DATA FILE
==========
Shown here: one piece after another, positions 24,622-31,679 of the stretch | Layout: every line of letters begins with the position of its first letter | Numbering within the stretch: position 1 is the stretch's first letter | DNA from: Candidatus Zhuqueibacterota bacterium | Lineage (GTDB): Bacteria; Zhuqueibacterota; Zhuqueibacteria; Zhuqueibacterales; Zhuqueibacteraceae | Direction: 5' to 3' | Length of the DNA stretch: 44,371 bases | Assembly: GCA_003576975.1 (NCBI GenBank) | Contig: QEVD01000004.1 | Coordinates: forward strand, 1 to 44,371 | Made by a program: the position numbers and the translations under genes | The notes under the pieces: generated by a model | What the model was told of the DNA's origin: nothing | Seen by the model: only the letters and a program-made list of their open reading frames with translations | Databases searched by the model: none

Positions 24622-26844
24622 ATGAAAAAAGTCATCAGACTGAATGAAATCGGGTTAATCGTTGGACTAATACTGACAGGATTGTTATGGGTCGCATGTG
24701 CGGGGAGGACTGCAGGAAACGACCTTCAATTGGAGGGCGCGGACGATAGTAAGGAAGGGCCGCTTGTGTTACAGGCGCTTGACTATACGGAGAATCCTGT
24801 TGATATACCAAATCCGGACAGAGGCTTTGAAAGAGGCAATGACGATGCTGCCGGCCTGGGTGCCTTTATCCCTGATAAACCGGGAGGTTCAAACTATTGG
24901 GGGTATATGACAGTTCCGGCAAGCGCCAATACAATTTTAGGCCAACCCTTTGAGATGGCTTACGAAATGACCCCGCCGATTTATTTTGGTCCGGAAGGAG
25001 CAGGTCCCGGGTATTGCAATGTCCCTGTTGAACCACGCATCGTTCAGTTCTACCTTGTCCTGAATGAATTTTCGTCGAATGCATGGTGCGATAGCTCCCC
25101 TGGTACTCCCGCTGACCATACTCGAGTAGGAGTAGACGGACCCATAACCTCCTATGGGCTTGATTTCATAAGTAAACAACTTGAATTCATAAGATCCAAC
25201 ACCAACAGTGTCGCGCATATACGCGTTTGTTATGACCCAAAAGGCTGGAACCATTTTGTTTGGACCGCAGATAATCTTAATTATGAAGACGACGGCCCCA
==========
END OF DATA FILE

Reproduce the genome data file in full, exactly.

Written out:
Shown here: one piece after another, positions 24,622-31,679 of the stretch | Layout: every line of letters begins with the position of its first letter | Numbering within the stretch: position 1 is the stretch's first letter | DNA from: Candidatus Zhuqueibacterota bacterium | Lineage (GTDB): Bacteria; Zhuqueibacterota; Zhuqueibacteria; Zhuqueibacterales; Zhuqueibacteraceae | Direction: 5' to 3' | Length of the DNA stretch: 44,371 bases | Assembly: GCA_003576975.1 (NCBI GenBank) | Contig: QEVD01000004.1 | Coordinates: forward strand, 1 to 44,371 | Made by a program: the position numbers and the translations under genes | The notes under the pieces: generated by a model | What the model was told of the DNA's origin: nothing | Seen by the model: only the letters and a program-made list of their open reading frames with translations | Databases searched by the model: none

Positions 24622-26844
24622 ATGAAAAAAGTCATCAGACTGAATGAAATCGGGTTAATCGTTGGACTAATACTGACAGGATTGTTATGGGTCGCATGTG
24701 CGGGGAGGACTGCAGGAAACGACCTTCAATTGGAGGGCGCGGACGATAGTAAGGAAGGGCCGCTTGTGTTACAGGCGCTTGACTATACGGAGAATCCTGT
24801 TGATATACCAAATCCGGACAGAGGCTTTGAAAGAGGCAATGACGATGCTGCCGGCCTGGGTGCCTTTATCCCTGATAAACCGGGAGGTTCAAACTATTGG
24901 GGGTATATGACAGTTCCGGCAAGCGCCAATACAATTTTAGGCCAACCCTTTGAGATGGCTTACGAAATGACCCCGCCGATTTATTTTGGTCCGGAAGGAG
25001 CAGGTCCCGGGTATTGCAATGTCCCTGTTGAACCACGCATCGTTCAGTTCTACCTTGTCCTGAATGAATTTTCGTCGAATGCATGGTGCGATAGCTCCCC
25101 TGGTACTCCCGCTGACCATACTCGAGTAGGAGTAGACGGACCCATAACCTCCTATGGGCTTGATTTCATAAGTAAACAACTTGAATTCATAAGATCCAAC
25201 ACCAACAGTGTCGCGCATATACGCGTTTGTTATGACCCAAAAGGCTGGAACCATTTTGTTTGGACCGCAGATAATCTTAATTATGAAGACGACGGCCCCA